Atlantic Ocean with steric effects

Lively Data : September 22, 2006

Steric effects are one of the most important contributation to sea surface height variability; they are due to the air differences in temperature between summer and winter. Let's have a look on ERS-2 satellite observations, in 2002 for example:

Monthly averages of sea level anomalies, North Atlantic: February 2002 (left), October 2002 (middle), and differences between the two maps (right).
Dataset: SSALTO/DUACS near-real time Maps of Sea Level Anomalies ; variable: MSLA Low Resolution ERS-2.
Choose "define variable" in the left menu, this option let you compute some statistics with data. Choose "average", define your temporal period (January 30 to February 27, 2002 then October 02 to October 30, 2002) and finally your area (20°E-80°W; 0-70°N).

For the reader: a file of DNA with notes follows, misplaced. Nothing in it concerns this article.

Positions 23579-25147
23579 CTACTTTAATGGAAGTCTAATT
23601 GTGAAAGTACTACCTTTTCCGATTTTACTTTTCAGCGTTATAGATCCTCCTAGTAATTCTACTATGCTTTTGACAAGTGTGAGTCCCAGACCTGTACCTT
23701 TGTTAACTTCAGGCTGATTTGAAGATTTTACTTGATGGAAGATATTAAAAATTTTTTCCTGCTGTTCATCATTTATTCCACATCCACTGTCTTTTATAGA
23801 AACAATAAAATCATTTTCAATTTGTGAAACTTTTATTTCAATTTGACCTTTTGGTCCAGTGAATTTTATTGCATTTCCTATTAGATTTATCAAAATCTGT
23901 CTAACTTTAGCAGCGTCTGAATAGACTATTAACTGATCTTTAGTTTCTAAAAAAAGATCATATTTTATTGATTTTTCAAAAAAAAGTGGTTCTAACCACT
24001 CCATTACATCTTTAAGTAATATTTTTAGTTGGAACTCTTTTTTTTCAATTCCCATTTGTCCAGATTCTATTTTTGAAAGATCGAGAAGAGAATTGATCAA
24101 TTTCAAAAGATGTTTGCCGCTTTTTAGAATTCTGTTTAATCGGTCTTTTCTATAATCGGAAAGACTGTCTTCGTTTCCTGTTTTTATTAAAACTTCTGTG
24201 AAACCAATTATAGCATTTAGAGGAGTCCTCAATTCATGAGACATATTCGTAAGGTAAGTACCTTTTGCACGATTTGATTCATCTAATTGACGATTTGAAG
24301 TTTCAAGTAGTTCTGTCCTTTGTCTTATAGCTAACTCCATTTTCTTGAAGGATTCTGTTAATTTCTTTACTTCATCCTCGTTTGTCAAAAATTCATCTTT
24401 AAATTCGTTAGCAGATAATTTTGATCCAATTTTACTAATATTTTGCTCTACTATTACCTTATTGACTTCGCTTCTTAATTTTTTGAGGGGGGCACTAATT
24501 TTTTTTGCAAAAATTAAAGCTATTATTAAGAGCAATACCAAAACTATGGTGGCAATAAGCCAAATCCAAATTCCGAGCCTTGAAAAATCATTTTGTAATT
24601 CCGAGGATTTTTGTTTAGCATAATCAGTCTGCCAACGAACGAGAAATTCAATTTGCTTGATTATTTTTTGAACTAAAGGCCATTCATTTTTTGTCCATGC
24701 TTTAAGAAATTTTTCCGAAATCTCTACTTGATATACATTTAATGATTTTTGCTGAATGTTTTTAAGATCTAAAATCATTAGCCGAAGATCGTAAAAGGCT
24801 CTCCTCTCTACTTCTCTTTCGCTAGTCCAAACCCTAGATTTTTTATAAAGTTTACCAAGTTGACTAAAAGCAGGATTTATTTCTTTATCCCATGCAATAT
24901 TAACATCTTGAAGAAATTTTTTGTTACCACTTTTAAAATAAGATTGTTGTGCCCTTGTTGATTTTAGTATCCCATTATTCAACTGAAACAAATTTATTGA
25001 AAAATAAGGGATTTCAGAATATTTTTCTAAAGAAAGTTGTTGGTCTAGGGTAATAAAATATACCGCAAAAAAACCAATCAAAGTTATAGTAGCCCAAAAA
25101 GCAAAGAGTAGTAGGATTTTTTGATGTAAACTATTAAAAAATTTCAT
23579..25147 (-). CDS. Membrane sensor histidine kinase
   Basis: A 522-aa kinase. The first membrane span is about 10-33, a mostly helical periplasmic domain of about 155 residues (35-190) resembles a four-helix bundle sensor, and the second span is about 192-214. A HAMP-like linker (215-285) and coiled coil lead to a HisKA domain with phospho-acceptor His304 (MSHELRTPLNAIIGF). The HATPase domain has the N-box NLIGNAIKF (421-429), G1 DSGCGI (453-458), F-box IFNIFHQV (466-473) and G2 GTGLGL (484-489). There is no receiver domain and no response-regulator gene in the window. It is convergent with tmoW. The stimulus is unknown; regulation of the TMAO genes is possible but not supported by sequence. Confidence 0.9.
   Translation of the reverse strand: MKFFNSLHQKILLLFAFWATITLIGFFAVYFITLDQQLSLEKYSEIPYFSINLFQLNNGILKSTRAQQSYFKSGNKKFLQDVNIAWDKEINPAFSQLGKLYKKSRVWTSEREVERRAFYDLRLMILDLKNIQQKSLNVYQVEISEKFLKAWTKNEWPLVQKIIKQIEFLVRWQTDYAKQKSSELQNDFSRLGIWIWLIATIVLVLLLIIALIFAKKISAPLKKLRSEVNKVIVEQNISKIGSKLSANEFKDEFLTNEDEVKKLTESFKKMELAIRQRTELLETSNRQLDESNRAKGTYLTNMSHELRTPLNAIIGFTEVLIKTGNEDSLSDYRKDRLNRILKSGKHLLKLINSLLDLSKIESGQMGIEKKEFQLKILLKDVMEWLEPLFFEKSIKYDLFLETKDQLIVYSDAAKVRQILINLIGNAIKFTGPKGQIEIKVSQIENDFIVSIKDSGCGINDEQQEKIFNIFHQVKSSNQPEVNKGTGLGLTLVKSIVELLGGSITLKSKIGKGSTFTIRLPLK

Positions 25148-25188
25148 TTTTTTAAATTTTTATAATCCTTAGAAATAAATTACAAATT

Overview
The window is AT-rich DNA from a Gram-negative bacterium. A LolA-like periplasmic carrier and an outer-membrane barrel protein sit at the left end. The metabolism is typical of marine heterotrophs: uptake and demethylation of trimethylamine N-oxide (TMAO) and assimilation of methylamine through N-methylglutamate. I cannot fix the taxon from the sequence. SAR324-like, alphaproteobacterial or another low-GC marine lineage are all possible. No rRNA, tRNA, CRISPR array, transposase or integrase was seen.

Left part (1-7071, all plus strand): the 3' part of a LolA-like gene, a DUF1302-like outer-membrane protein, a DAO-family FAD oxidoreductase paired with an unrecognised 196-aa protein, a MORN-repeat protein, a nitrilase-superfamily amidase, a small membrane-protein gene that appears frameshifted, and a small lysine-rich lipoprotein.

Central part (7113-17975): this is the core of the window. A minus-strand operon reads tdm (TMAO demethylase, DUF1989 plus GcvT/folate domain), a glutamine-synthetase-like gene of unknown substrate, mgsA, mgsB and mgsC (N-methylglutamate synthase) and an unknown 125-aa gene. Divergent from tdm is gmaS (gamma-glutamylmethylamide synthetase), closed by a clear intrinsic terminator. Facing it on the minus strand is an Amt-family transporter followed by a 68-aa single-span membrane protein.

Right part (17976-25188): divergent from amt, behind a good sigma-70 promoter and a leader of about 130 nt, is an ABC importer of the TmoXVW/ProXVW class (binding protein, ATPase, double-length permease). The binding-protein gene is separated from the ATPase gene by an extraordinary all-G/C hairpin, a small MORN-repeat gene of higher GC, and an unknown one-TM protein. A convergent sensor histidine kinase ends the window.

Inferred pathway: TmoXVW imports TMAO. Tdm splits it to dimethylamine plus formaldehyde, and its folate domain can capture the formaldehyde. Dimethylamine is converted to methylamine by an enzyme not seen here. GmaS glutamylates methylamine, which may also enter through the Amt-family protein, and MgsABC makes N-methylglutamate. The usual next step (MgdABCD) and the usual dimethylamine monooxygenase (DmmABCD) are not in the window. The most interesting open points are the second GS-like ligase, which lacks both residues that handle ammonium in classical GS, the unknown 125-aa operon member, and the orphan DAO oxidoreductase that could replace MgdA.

You can modify color palettes in the output options. You can also compute and visualize the differences between the two maps by using the "compare two" menu, with the "comparison plot" option.

In October, MSLA are higher than in February: the second image is a signature of ocean expansion due to the rising temperatures during Summer, as the first one represent the decreasing sea level after winter (and lower temperatures). Differences can reach 30 cm.